Intramuscular Stimulation of Muscle Afferents Attains Prolonged Tremor Reduction in Essential Tremor Patients
Artikel i vetenskaplig tidskrift, 2021

This study proposes and clinically tests intramuscular electrical stimulation below motor threshold to achieve prolonged reduction of wrist flexion/extension tremor in Essential Tremor (ET) patients. The developed system consisted of an intramuscular thin-film electrode structure that included both stimulation and electromyography (EMG) recording electrodes, and a control algorithm for the timing of intramuscular stimulation based on EMG (closed-loop stimulation). Data were recorded from nine ET patients with wrist flexion/extension tremor recruited from the Gregorio Marañón Hospital (Madrid, Spain). Patients participated in two experimental sessions comprising: 1) sensory stimulation of wrist flexors/extensors via thin-film multichannel intramuscular electrodes; and 2) surface stimulation of the nerves innervating the same target muscles. For each session, four of these patients underwent random 60-s trials of two stimulation strategies for each target muscle: 1) selective and adaptive timely stimulation (SATS) - based on EMG of the antagonist muscle; and 2) continuous stimulation (CON) of target muscles. Two patients underwent SATS stimulation trials alone while the other three underwent CON stimulation trials alone in each session. Kinematics of wrist, elbow, and shoulder, together with clinical scales, were used to assess tremor before, right after, and 24 h after each session. Intramuscular SATS achieved, on average, 32% acute (during stimulation) tremor reduction on each trial, while continuous stimulation augmented tremorgenic activity. Furthermore, tremor reduction was significantly higher using intramuscular than surface stimulation. Prolonged reduction of tremor amplitude (24 h after the experiment) was observed in four patients. These results showed acute and prolonged (24 h) tremor reduction using a minimally invasive neurostimulation technology based on SATS of primary sensory afferents of wrist muscles. This strategy might open the possibility of an alternative therapeutic approach for ET patients.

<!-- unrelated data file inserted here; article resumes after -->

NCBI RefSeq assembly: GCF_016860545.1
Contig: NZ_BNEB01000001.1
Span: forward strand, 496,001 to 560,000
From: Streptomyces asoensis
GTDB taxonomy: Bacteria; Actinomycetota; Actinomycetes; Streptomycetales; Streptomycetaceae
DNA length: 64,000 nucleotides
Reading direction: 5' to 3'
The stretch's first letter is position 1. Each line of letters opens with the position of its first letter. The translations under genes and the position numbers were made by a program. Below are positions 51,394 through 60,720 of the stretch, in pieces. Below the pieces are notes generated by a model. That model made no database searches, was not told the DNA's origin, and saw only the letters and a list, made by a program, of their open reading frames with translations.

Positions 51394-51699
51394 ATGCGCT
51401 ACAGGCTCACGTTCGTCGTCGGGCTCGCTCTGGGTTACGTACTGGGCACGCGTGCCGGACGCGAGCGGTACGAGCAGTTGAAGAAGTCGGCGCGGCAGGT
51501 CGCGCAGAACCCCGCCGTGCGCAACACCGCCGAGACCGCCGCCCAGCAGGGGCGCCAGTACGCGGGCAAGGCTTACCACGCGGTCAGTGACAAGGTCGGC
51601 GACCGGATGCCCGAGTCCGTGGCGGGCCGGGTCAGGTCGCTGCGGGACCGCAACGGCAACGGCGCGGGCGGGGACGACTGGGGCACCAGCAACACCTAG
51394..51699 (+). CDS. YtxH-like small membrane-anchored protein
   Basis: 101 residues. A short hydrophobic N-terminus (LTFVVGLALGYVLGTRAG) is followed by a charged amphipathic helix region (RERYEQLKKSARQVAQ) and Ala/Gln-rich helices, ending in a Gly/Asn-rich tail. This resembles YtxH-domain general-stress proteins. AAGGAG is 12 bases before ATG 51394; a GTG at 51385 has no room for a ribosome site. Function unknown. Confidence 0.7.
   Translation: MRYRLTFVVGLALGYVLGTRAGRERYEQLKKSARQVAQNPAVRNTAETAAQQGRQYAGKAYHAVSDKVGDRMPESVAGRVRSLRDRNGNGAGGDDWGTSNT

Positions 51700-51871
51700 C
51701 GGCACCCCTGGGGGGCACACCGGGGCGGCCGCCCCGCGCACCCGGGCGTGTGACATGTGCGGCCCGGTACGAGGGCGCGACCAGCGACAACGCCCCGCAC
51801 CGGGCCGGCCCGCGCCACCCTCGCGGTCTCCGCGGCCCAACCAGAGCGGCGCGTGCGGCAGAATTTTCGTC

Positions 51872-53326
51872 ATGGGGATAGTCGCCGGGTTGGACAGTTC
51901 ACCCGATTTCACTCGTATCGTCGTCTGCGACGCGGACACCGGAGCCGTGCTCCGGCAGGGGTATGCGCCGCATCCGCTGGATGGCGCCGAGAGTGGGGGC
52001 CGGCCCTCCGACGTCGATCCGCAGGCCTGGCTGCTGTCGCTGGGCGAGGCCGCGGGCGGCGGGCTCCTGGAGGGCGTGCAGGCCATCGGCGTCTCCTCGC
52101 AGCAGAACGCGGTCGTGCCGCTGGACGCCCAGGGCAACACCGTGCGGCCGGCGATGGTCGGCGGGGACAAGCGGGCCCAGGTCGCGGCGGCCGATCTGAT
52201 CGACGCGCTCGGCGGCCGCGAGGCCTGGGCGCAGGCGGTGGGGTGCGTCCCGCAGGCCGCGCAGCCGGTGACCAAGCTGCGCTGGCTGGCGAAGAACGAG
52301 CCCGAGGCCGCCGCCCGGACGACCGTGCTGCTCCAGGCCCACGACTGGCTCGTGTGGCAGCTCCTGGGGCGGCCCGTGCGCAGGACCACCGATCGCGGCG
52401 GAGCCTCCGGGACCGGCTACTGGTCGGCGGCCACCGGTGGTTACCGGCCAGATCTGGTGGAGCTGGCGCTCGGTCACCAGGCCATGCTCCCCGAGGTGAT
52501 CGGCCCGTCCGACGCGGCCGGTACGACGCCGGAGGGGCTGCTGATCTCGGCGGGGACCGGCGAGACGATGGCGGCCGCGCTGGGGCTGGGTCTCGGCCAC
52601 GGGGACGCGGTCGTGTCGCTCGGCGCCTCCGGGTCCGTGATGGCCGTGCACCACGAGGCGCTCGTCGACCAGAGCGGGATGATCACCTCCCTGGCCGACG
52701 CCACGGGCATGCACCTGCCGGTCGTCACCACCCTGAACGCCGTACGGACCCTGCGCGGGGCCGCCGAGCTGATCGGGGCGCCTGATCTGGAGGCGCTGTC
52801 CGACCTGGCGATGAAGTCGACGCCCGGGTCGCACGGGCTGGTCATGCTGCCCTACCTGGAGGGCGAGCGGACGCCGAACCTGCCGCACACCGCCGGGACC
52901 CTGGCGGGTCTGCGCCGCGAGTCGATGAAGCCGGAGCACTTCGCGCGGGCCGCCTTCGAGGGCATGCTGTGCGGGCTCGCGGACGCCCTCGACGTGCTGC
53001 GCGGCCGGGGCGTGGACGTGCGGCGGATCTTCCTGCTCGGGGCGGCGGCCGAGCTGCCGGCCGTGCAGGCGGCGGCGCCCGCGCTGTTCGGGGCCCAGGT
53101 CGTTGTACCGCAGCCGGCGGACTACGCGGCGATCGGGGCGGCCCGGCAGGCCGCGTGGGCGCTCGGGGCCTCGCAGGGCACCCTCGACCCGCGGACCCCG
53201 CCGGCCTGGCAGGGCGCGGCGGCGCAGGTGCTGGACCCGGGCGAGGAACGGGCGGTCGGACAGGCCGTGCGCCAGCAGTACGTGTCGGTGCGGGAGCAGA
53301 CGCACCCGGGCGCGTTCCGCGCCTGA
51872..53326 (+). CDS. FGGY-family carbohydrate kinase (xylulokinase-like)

Tremor reduction

Essential tremor


Sensory stimulation


Alejandro Pascual-Valdunciel

Instituto Cajal

Universidad Politecnica de Madrid

Miguel Gonzalez-Sanchez

Hospital General Universitario Gregorio Maranon

Silvia Muceli

Chalmers, Elektroteknik, Signalbehandling och medicinsk teknik

Beatriz Adan-Barrientos

Universidad Carlos III de Madrid

Viviana Escobar-Segura

Universidad Complutense de Madrid

Javier Ricardo Perez-Sanchez

Hospital General Universitario Gregorio Maranon

Moon Ki Jung

Imperial College London

Andreas Schneider

Fraunhofer-Institut fur Biomedizinische Technik (IBMT)

Klaus Peter Hoffmann

Fraunhofer-Institut fur Biomedizinische Technik (IBMT)

Juan Camilo Moreno

Instituto Cajal

Francisco Grandas

Hospital General Universitario Gregorio Maranon

Universidad Complutense de Madrid

Dario Farina

Imperial College London

Jose L. Pons

Instituto Cajal

Northwestern University

Filipe O. Barroso

Instituto Cajal

IEEE Transactions on Biomedical Engineering

0018-9294 (ISSN) 15582531 (eISSN)

Vol. 68 6 1768-1776 9171555









Mer information

Senast uppdaterat